• Lunar Orbiter 3 - Feb 1967, deorbit Oct 1967
  • Lunar Orbiter 4 - May 1967, deorbit Oct 1967
  • Lunar Orbiter 5 - Aug 1967, deorbit Jan 1968
  • Explorer 35 - July 1967, 7886 km, estimated to have stayed in orbit until the mid-late 1970s
  • Apollo 8 & 10 orbited the moon in December 1968 & May 1969, but successfully returned to Earth and as far as I know, didn't leave anything behind in lunar orbit.
  • Apollo 11 - 3 pieces (Lunar Module, Command Module, Saturn V 3rd stage) potentially in some form of lunar orbit
Some of those were deorbited or returned to Earth. So they're off the list.

Anything in low lunar orbit will decay rather quickly, unless very lucky, due to so-called perturbation effects. But all the Luna orbiters were in rather high lunar orbits and could probably last 5-10 years. I'm assuming they lasted at least three years. I'm assuming the USSR did not deliberately de-orbit their lunar orbiters, as the U.S. did.

Explorer 35 continued an active mission into the early 1970s and so was definitely in orbit on the date you specify.

I'm assuming when you say "orbiting earth's moon" you mean stable lunar orbit, not the kind of hyperbolic lunar orbit Sunburnt identifies above for the Apollo 11 Saturn V 3rd stage at the time you specify. So at the time you specific the Lunar Module has landed, the Command Module is in lunar orbit, and the Saturn V 3rd stage is entering solar orbit. (And if you think the Saturn V 3rd stage qualifies, add one more to the list.)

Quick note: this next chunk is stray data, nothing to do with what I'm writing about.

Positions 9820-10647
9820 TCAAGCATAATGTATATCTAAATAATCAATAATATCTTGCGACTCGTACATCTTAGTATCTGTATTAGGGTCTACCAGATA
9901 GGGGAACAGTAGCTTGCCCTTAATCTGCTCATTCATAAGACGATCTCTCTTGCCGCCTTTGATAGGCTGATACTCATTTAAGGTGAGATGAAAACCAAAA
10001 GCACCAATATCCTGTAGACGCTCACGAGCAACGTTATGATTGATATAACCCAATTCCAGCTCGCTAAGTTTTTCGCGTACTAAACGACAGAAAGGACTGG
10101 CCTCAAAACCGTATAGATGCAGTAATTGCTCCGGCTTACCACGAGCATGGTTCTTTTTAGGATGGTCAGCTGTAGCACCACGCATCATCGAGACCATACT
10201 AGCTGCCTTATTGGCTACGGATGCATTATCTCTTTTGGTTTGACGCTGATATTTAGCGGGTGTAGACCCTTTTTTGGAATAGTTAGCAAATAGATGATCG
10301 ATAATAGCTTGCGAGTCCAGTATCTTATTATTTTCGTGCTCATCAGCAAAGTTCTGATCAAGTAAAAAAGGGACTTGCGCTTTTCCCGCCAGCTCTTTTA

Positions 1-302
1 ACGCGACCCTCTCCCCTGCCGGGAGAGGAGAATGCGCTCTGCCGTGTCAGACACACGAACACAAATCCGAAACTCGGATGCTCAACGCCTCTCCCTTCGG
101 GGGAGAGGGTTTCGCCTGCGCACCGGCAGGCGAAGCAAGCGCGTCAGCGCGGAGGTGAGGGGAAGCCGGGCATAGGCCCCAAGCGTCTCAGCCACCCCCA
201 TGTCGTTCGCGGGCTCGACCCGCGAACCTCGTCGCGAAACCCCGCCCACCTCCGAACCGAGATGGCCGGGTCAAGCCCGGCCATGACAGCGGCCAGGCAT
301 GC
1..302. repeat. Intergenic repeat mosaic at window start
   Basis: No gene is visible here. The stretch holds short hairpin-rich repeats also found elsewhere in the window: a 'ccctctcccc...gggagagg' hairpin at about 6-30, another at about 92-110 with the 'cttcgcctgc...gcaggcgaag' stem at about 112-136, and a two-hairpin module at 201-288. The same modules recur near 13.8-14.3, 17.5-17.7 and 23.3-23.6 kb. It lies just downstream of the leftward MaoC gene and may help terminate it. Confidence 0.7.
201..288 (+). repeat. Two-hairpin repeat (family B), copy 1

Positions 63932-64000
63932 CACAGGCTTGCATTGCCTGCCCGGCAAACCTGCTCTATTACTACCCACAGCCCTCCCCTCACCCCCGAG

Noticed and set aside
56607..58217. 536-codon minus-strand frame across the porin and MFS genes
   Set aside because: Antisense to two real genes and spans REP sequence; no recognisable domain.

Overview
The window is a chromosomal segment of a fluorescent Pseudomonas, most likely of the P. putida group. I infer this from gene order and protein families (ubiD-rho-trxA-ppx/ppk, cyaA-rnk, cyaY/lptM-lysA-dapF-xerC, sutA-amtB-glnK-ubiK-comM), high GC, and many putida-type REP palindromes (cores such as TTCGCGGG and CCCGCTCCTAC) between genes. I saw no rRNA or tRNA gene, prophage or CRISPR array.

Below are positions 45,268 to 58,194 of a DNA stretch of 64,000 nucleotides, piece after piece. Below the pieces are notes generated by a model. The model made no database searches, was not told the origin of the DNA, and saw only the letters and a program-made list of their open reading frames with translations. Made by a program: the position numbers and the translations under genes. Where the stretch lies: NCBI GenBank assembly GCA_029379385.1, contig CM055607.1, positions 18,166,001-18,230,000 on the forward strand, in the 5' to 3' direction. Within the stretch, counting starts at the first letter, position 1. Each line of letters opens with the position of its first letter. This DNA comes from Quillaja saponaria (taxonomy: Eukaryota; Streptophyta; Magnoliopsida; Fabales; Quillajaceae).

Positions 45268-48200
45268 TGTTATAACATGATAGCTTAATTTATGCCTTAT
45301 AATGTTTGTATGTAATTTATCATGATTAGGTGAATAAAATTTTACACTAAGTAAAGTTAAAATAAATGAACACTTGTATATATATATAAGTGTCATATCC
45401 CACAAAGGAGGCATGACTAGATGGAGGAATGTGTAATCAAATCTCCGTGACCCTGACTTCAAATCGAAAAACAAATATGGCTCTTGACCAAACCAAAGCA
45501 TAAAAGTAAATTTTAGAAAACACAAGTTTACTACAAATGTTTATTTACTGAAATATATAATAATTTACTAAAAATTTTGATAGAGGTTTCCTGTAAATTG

Putting all that together, here is the list:
  1. Luna 10
  2. Luna 11
  3. Luna 12
  4. Luna 15
  5. Explorer 35
  6. Apollo 11, Command Module
  7. (Apollo 11, Saturn V 3rd Stage)
So six total (or seven, if you count the Saturn V 3rd Stage).
posted by flug at 12:19 AM on June 20, 2019 [6 favorites]

Your list is missing Luna 14, so that makes 7 or 8.

I was using this list of extraterrestrial orbiters which doesn't include Luna 15 for some reason.
posted by muddgirl at 12:02 PM on June 20, 2019 [3 favorites]

Yes, you're right--Luna 14 (April 1968) is definitely in there, orbit ranged from 1894-2607 km so it should have been high enough to survive for a while as well.

Luna 15 was designed as a lander, so that's probably why it's not on the list of orbiters. It "just happened" to be in lunar orbit at the moment Apollo 11 landed.

(Actually, no "just happened" about it--the Soviets were trying to return a lunar soil sample via their robotic probe, before the U.S. could do so via astronauts. And if Luna 15 hadn't malfunctioned just after the lunar de-orbit burn they might well have succeeded.)

I intentionally omitted Luna 13 from the list, because it, too was a lander that landed on the moon some years before Apollo 11.